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Why It Doesn’t Feel Good When Someone Else Succeeds


Apr. 13, 2018 Psychology Today

Almost everyone knows the feeling. A friend or colleague has been promoted, has had some success, now has a bigger house or is making more money, and rather than feel happy for them you feel depressed and angry. And there is part of you that would really like to see them fail.

You feel embarrassed about these envious feelings, you can’t admit them to your other friends, and you certainly wouldn’t tell the target of envy. We are not supposed to feel this way, you have been told. But then you have this feeling and it is eating away at you.

Your Envious Mind
You find yourself thinking…

  • They don’t deserve this.
  • They think they are superior to me
  • They are superior to me
  • I can’t stand being around them
  • I hope they fail

And then you have these thoughts about yourself…

  • This reflects how inferior I am
  • I keep falling behind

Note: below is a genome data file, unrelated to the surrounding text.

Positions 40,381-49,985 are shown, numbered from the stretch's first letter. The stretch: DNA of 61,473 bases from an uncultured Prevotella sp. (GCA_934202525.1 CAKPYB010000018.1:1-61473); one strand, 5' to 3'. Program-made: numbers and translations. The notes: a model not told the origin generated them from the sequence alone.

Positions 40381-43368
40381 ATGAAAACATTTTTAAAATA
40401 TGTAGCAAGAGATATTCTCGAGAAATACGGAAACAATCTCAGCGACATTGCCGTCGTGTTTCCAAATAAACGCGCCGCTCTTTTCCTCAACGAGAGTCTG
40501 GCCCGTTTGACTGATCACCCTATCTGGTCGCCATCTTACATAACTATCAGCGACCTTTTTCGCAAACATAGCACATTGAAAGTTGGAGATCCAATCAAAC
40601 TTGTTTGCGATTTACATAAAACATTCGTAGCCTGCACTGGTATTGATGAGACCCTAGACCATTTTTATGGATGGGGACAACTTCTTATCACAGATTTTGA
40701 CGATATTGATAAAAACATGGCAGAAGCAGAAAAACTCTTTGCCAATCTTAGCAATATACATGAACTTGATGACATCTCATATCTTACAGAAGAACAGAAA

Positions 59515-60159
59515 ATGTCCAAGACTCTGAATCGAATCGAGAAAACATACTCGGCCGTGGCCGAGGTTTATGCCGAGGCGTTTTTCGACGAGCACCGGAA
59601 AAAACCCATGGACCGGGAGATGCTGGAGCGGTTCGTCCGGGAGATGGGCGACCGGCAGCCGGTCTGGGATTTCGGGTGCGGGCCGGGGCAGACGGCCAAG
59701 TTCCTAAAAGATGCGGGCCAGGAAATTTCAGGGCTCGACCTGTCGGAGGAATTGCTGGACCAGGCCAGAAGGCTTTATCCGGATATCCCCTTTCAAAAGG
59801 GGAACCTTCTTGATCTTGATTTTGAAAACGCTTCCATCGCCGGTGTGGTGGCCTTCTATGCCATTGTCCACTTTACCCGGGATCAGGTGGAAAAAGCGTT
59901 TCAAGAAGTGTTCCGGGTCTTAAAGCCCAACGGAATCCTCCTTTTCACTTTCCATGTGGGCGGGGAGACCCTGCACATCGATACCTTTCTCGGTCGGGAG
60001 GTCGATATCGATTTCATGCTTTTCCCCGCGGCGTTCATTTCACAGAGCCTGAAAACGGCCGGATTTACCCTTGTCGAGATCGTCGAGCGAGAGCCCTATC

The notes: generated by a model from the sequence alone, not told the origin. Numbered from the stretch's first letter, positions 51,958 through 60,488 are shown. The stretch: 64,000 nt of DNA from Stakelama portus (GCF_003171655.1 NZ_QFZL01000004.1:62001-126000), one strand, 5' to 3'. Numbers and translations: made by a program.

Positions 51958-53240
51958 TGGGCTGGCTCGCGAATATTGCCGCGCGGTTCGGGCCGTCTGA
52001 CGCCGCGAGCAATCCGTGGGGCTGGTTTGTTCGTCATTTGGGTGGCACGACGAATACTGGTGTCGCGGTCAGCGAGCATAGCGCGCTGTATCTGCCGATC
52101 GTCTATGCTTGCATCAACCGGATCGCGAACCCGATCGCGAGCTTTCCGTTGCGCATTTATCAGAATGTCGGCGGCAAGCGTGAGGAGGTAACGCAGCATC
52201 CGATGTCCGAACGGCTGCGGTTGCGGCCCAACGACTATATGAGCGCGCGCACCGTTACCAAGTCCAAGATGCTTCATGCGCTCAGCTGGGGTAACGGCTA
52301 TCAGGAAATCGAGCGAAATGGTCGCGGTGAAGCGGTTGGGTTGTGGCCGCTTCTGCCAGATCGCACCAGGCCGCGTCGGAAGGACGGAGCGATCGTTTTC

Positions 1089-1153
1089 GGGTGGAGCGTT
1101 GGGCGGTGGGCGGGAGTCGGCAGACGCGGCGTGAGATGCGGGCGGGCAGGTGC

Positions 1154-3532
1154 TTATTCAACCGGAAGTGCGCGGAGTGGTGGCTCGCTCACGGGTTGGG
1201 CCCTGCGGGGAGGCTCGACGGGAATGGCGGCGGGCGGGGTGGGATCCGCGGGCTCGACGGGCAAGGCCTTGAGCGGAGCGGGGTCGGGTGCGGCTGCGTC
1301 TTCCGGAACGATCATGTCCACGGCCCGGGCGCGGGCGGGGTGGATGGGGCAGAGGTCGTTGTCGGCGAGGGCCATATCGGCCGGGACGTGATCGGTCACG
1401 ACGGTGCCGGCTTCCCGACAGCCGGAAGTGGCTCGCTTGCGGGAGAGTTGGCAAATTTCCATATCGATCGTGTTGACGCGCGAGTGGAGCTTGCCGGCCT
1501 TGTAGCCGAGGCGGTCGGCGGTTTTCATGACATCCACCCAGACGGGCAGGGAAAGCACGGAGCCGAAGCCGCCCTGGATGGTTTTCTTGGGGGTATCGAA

• People will look at me like I am a loser
  • I could have done that

So now you think “What kind of person am I that I don’t want someone else to succeed?” You are a normal person, because envy is everywhere. Kids playing at a game sometimes feel better if they and a friend both lose than they do if the other kid wins, and adults can feel the same way. We often have a hard time not being the winner. When we are envious we think of the world as a zero-sum game. If she wins, I lose. And it seems that rewards are scarce.

Three Kinds of Envy

  1. Depressive envy (“I feel like a loser compared to her”). When someone you know does better than you, it often feels like you are a loser, a failure, or inferior. You think that their success reflects your failure.
  2. Hostile envy (“I think that she manipulated her way up”). Because the other person’s success has resulted in your feeling that you can’t stand it, you may want them to fail. You enjoy hearing about successful people getting divorced, arrested, or even having accidents. Schadenfreude is tempting, because if the other person fails—after succeeding—we feel better knowing we both have “lost.”
  3. Benign envy (“That’s impressive”). This is a neutral kind of envy; you observe that someone else has succeeded and you admire them and give them credit for what they have done. Benign envy leads us to pay attention to what the other person is doing—because we often think we can learn something.
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